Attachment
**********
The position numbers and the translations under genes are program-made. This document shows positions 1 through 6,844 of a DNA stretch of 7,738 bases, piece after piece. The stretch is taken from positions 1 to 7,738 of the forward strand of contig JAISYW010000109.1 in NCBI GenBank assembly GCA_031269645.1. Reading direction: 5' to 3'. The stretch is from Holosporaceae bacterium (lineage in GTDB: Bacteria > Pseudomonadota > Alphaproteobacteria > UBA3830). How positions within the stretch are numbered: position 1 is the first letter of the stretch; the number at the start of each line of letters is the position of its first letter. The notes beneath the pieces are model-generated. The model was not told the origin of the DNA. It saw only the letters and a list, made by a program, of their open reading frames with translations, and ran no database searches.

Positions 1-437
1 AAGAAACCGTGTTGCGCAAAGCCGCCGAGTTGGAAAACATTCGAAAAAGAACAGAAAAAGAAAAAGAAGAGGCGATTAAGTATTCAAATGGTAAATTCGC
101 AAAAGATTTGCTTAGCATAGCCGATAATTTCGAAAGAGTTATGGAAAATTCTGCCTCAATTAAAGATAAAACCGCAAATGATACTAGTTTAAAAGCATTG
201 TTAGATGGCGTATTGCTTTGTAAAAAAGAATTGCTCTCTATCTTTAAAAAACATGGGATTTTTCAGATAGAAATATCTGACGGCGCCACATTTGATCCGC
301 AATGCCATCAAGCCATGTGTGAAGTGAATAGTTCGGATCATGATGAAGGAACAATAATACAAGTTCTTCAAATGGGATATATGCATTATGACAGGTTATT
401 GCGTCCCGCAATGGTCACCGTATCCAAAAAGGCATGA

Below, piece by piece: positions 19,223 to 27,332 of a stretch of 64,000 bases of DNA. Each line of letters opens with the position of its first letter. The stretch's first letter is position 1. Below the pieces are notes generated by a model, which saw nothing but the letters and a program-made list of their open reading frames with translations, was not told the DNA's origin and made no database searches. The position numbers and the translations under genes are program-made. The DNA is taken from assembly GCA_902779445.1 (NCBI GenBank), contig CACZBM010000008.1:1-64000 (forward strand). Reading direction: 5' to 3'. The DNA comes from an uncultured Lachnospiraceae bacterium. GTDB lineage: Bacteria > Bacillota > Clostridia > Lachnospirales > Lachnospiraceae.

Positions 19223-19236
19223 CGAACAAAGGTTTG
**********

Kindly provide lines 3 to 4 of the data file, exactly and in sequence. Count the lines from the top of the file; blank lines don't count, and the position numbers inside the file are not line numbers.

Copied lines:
1 AAGAAACCGTGTTGCGCAAAGCCGCCGAGTTGGAAAACATTCGAAAAAGAACAGAAAAAGAAAAAGAAGAGGCGATTAAGTATTCAAATGGTAAATTCGC
101 AAAAGATTTGCTTAGCATAGCCGATAATTTCGAAAGAGTTATGGAAAATTCTGCCTCAATTAAAGATAAAACCGCAAATGATACTAGTTTAAAAGCATTG